What training or certification is required for a Web design career?

A career as a Web designer begins with a bachelor's degree in graphic design, visual communications or a related field. Some specialized bachelor's and master's degree programs exist in information design, Web design and user interface design.

In addition to a college degree, Web designers rely on certification programs to keep pace with advancing technologies. Some popular certifications in the field include:

  • Certified Internet Web Professional (CIW) program. The CIW program offers specialized credentials for Web developers in areas such as e-commerce, security management, project management and programming. CIW certifications rank among the most prestigious in the Web technology sector. Certification Magazine ranked the Certified Internet Web Professional credential among the top certifications by salary, with average annual income of $59,290.
  • Association of Web Professionals (WOW) Web Professional certification. WOW administers a series of vendor-neutral Web design and development certifications at the apprentice, associate and professional levels. The Certified Web Designer (CWD) and Certified Associate Webmaster (CAW) certifications are widely recognized in the industry.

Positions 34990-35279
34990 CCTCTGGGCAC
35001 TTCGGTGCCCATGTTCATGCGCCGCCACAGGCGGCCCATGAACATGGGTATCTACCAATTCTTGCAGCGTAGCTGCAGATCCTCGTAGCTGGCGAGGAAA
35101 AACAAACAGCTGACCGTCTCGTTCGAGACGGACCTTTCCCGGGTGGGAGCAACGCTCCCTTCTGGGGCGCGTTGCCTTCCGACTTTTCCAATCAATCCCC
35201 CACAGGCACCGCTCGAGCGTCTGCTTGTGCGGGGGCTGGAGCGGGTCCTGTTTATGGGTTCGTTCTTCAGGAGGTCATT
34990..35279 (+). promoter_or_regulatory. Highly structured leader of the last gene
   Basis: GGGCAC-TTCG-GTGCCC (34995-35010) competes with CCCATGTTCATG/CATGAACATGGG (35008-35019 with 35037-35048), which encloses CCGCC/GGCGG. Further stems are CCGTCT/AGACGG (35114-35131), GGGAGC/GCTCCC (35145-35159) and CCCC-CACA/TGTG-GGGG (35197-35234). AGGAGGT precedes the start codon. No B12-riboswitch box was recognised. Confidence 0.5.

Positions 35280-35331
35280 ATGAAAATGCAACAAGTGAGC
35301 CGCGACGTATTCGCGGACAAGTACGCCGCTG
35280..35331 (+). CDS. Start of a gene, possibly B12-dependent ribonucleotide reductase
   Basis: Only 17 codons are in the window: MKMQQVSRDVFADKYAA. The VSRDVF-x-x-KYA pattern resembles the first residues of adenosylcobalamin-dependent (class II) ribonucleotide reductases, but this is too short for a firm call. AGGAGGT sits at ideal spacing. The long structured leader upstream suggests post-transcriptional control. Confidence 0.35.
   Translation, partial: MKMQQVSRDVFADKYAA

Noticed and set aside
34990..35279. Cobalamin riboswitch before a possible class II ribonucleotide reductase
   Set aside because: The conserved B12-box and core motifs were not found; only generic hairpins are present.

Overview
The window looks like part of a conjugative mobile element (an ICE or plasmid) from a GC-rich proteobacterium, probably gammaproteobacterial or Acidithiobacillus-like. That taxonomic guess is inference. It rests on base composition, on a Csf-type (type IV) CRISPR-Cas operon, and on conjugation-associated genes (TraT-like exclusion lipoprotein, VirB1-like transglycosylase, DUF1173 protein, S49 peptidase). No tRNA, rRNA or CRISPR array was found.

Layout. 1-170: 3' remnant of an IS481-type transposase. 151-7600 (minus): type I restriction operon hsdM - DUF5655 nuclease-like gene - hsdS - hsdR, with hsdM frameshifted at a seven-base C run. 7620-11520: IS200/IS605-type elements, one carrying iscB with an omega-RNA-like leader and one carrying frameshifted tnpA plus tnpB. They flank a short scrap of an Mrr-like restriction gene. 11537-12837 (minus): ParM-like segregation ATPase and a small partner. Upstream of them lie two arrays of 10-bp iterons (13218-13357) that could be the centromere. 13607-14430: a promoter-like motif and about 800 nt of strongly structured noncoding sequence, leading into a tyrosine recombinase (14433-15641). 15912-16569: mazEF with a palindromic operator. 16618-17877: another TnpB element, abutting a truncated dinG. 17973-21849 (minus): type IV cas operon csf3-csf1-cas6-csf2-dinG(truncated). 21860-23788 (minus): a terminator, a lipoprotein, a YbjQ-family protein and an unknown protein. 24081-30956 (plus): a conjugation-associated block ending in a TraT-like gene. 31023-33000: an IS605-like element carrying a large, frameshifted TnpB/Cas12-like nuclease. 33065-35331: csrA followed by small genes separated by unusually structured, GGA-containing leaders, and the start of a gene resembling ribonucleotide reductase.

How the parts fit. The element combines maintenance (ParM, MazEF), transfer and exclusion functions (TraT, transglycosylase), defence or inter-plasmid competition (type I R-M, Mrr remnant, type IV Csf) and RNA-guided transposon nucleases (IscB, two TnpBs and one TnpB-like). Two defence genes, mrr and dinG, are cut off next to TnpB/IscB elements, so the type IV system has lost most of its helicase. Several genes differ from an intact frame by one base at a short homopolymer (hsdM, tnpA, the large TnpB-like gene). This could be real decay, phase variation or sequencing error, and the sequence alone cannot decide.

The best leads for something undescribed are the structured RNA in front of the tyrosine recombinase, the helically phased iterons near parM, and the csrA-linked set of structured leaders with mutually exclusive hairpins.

• Associate Webmaster Professional (AWP) and Certified Webmaster Professional (CWP). WebYoda provides training programs culminating in these two credentials, the entry-level AWP and the advanced CWP. CWP certification covers HTML, Java, e-commerce and design fundamentals for business Web designers.

Designers also benefit from up-to-date training in Web programming tools such as:

  • ColdFusion MX Developer Certification
  • DreamWeaver MX Certification
  • Flash
  • MCS Microsoft Certified Technology Specialist for .NET
  • MCPD Microsoft Certified Professional Developer: Web Developer
  • HTML Developer certificate

Training in state-of-the-art design technology empowers Web professionals to realize their creative potential. Technical certifications are ultimately a means to achieving the ultimate credential: a strong Web design portfolio.

Web Designer Training
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Web Designer Careers: At a Glance

  • Job outlook: Strong. One industry employing Web designers, digital interactive advertising, is forecast to grow over 35 percent through 2014.
  • Salary: $58,500*
  • Work environment: Many Web designers work in close-knit small graphic design shops or interactive advertising agencies. Some take advantage of the flexibility of independent contract work, working out of a home office.
  • Hot employers: Digital agencies Rosetta, Digitas and Razorfish; large advertising agencies such as Ogilvy and Publicis; and Aquent, a talent agency for Web designers.
  • Top locations: San Francisco Bay Area, New York

*Average wages in 2010, according to the AIGA/Aquent Survey of Design Salaries.